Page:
Student projects work to decrease the environmental impact of cacao farms and support those who run them
Chocolate is one of the world’s most beloved commodities, but there’s a dark story behind the source of this sweet treat.
In its rawest form, chocolate begins as bean pods grown on cacao trees, found close to the equator. Strict growing conditions and limited yield per tree means farmers struggle to keep up with global chocolate demands.
Cacao farms can be major climate change contributors. According to chocolate company To’ak, in the worst cases they operate by replacing the diversity of tropical rainforests with a single species of cacao tree. Additionally, farmers work in less than ideal conditions and are often not compensated well for their labour.
“I don’t think the world is going to stop eating chocolate tomorrow,” says Michaela Meil, a member of the UVic’s Environmental Governance Group who is researching how corporations import cacao into Canada. Many students, like Meil, are taking their love of chocolate to the next level by looking for solutions to help the environment and the lives of cacao farmers. One such solution is encouraging farms to get Fairtrade certification.
Fairtrade is a certification that appears as a blue and green symbol on products, something 57 per cent of Canadians recognize according to Fairtrade Canada. It signals to the buyer that the farmers behind that product were equitably paid and treated.
“What’s good about Fairtrade is that you do have to meet [certain] social and environmental standards,” says Meil. According to Fairtrade International, such standards include minimal use of agrochemicals and pesticides on farms, prohibiting child labour, and encouraging farmers to invest money into their businesses and communities. “We’re ensuring to the consumer that they’re buying chocolate from a farm that’s more ethically sourced than what you get from somewhere else.”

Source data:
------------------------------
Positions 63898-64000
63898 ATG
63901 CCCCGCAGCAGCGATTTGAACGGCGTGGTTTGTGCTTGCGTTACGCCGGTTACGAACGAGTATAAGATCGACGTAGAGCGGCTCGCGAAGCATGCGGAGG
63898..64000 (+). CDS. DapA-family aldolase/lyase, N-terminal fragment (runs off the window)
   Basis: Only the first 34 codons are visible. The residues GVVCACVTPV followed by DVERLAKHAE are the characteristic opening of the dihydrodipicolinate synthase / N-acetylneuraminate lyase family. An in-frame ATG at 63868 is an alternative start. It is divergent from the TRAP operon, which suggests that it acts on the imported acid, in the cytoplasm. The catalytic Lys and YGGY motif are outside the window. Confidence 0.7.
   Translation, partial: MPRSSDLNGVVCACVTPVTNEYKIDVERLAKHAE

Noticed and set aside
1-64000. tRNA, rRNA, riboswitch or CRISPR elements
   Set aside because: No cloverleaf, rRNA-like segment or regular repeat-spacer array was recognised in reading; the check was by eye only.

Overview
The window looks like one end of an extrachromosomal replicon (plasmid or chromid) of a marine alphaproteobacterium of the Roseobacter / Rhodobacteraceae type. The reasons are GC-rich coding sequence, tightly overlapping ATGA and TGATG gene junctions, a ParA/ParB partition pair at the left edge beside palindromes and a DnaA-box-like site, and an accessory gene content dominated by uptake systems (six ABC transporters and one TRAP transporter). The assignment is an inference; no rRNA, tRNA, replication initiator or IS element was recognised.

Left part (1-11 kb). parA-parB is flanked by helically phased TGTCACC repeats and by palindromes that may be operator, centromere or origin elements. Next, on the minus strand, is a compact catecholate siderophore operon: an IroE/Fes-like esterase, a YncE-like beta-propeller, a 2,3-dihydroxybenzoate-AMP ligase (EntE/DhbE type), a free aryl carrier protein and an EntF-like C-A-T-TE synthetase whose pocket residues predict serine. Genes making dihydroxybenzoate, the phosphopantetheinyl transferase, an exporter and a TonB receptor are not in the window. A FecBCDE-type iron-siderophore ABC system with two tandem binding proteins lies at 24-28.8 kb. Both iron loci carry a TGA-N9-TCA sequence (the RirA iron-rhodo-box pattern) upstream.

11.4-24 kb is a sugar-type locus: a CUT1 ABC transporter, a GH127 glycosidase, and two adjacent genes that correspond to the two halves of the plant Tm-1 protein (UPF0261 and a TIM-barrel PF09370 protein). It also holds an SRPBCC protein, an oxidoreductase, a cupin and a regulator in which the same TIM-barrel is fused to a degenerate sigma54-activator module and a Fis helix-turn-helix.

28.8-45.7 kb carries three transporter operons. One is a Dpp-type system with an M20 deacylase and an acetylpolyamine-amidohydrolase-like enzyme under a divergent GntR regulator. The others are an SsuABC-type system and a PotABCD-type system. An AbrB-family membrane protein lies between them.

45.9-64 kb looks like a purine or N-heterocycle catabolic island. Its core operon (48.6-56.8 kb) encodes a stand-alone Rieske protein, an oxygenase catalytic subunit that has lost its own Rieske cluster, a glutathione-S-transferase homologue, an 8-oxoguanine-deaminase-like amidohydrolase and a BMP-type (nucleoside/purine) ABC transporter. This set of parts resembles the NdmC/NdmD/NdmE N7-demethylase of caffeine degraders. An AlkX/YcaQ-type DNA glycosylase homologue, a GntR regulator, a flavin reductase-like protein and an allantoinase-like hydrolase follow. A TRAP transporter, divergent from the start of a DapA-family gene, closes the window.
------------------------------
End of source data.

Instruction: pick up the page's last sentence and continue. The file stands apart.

The ‘somewhere else’ Meil discusses refers to corporations such as Lindt or Hershey, which Meil says aren’t ethically sourced because it’s difficult to track the origins of their products, making it harder to fairly pay farmers.
Meil describes this issue using an image of an hourglass. On one end are the many farmers who contribute to the global chocolate industry, and on the other are customers. The middle represents the very few traders who control where the money goes in the supply chain, ultimately leading to unfair pay for the farmers.
The problem is that farmers don’t have an incentive to go Fairtrade. For many farmers, the process is expensive and time-consuming. It’s easier to commit to their immediate plans of making money to support their families. How, then, can we provide security for farmers so that they can afford to go Fairtrade?
Thankfully, Meil isn’t the only UVic student working on this issue. Third-year undergraduate geography major and chocolate sommelier Madison Ashton is working on a research project called “Beyond Cacao” that aims to increase farmer’s income security and diversity through selling non-cacao products such as nuts, spices, and fruits. She wants to know if chocolate makers in direct trade relationships with cacao farmers are more willing to buy their non-cacao products to use in chocolate products.
Ashton says her research project was inspired by Taylor Kennedy of Sirene, a Victoria-based chocolate maker, who visited the farm where his cacao is grown. When Kennedy saw that the farmers also grew cardamom, he started buying and using it in his products.
Ashton also works at The Chocolate Project, a bean-to-bar retailer in Downtown Victoria. The retailer sells bars from local businesses like Sirene and runs classes to educate the public.
“There are a lot of barriers to supporting the cacao farmers,” says Ashton. “We really want to show people in Victoria just how many issues there are with commercial chocolate.”
Other students have been involved with this issue on site. For her UVic Honours research, Sarah Rebitt took her research closer to cacao’s origin. She visited Belize for two weeks to learn how soil quality relates to the yield of cacao. She worked alongside the Belize Foundation for Research and Environmental Education and local Belizean farmers with the goal of producing more of an unconventional strain of cacao called Criollo cacao.
“Criollo specifically likes shade … It grows better in an agroforestry environment where there’s big rainforest trees surrounding the cacao,” says Rebitt. Unlike typical full sun monoculture cacao farms, agroforestry systems welcome the inclusion trees instead of cutting them down.
Growing more of these diverse agroforestry systems could be a great way to reduce the deforestation that can come with cacao farming.
“One of the reasons I was conducting this research was to promote cacao in Belize,” she says. “They want to find this ideal system where this Criollo cacao grows and share that with other farmers in Belize to encourage people to grow this cacao.”
So what can the public do? In all, Meil suggests “using your dollar if you can” on Fairtrade or bean-to-bar chocolate. What’s more, educating ourselves and using our voices to spread awareness about the origins of chocolate and associated problems is an equally powerful tool.
“There is a better way we can support cacao farmers,” says Ashton. “And while we’re doing that … [we can] get some much better chocolate out of it, too.”